Work continued at the courthouse over the past week and officials discussed future repairs.
Workers have been cleaning the war memorials in front of the courthouse.
On the right side of the courthouse staircase, a marker for all veterans of World War I, one for the African-American soldiers who served in the conflict and a Confederate soldier statue commemorating soldiers from the Civil War were cleaned.
County Manager Lawrence Gatewood said the total costs for planned work on the courthouse is estimated at $900,000 to $1 million over the course of the next year, pending budget approval.
He listed some of the projects that will go under that umbrella, including seals to prevent leaks and the replacement of windows and doors, each at a cost of $300,000 as well as ramps and a possible elevator to comply with the Americans with Disabilities Act at a cost of $100,000.
Damage is evident on the third floor of the courthouse, especially from water. Paint peels on the ceiling and windows jut in warped frames. Plaster litters the floor while records, including tax records that are sometimes decades old, sit bound in books inside of cages nearby.
“The walls can’t support the windows,” Anson County Parks and Recreation Director and Building Maintenance Director Jeff Waisner said.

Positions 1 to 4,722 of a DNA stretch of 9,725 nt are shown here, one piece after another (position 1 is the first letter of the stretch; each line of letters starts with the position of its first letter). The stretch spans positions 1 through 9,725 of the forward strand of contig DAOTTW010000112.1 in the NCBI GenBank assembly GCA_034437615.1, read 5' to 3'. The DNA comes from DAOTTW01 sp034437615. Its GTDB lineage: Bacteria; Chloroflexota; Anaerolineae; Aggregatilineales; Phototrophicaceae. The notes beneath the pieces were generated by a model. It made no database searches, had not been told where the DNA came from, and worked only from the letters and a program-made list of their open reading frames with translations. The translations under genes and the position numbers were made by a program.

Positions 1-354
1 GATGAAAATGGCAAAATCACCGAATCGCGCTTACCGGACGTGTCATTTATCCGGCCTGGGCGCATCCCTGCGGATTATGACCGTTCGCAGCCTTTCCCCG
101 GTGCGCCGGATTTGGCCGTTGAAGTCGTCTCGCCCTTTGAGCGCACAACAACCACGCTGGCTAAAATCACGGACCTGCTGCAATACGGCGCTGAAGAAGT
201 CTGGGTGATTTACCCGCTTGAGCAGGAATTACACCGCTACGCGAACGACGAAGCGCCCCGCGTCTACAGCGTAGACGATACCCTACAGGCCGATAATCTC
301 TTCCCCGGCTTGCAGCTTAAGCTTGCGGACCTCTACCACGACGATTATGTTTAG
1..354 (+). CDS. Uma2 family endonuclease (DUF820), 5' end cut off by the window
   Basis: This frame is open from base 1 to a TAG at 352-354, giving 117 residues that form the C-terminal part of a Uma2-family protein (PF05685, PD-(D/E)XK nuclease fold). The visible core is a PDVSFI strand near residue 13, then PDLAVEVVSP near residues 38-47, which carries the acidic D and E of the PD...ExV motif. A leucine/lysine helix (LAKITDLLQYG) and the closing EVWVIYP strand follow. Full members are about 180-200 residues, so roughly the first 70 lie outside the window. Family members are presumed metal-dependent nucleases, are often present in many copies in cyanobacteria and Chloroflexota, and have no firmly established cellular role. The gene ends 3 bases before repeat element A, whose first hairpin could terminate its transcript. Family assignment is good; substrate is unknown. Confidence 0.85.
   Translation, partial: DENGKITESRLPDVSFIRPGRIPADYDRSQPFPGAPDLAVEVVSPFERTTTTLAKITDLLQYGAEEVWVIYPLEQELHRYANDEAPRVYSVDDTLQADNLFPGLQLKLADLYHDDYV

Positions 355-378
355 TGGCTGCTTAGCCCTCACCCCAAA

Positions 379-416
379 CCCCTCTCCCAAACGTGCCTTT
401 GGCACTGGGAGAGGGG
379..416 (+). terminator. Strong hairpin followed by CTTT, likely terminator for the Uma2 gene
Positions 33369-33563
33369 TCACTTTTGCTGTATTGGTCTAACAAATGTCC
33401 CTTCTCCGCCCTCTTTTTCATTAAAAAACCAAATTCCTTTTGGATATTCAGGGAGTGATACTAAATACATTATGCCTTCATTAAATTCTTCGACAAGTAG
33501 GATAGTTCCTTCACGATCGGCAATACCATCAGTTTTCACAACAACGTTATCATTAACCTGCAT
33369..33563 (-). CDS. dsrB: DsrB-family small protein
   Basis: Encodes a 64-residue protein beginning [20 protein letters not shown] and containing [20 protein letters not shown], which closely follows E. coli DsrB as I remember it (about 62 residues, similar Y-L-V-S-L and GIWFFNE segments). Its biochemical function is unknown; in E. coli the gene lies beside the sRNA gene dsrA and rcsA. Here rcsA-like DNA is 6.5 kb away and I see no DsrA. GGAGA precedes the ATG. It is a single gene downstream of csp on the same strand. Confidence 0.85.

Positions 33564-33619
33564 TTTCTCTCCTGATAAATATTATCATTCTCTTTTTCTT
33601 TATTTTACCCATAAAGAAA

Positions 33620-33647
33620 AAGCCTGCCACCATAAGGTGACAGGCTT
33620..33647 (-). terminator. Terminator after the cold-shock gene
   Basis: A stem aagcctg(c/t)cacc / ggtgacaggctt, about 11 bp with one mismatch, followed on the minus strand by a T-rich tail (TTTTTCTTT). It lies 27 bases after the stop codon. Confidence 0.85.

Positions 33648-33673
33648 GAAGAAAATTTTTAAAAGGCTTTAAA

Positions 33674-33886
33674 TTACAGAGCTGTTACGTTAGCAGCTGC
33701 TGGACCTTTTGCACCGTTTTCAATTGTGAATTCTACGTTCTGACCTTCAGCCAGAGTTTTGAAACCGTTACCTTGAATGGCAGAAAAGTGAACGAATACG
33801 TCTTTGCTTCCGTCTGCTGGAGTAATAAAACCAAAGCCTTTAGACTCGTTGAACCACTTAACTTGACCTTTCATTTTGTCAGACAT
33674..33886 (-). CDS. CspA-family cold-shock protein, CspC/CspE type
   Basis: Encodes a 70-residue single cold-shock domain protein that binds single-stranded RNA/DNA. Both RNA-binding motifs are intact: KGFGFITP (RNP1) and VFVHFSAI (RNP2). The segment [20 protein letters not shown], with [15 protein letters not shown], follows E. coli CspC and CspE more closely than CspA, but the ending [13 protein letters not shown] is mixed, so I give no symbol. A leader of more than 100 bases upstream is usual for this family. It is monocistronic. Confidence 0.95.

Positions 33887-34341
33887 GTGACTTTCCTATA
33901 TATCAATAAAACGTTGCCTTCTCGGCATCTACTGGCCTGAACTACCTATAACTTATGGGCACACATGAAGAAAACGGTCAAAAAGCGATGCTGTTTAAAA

“If we don’t get started soon, the third floor will be condemned,” Gatewood said.
Gatewood said the seals would take roughly three or four months to place while replacing all of the courthouse’s 130 year old windows would take a similar length of time.
“I certainly endorse the plan,” Commission Chairwoman Anna Baucom said. “I think it’s way overdue.”
She has long said that maintaining the county’s buildings, especially the courthouse, should be a top priority.
“You could not rebuild that courthouse,” she said. “We can put some money in it and have a really, really nice building.”
A strip of sidewalk between the Sheriff’s Office and the shops on East Wade Street, located behind the shops, has also been replaced after Gatewood said a county employee fell. The concrete was pockmarked and broken.
Gatewood laid out his ideas for the County Commission’s capital projects over the upcoming year at the body’s April meeting.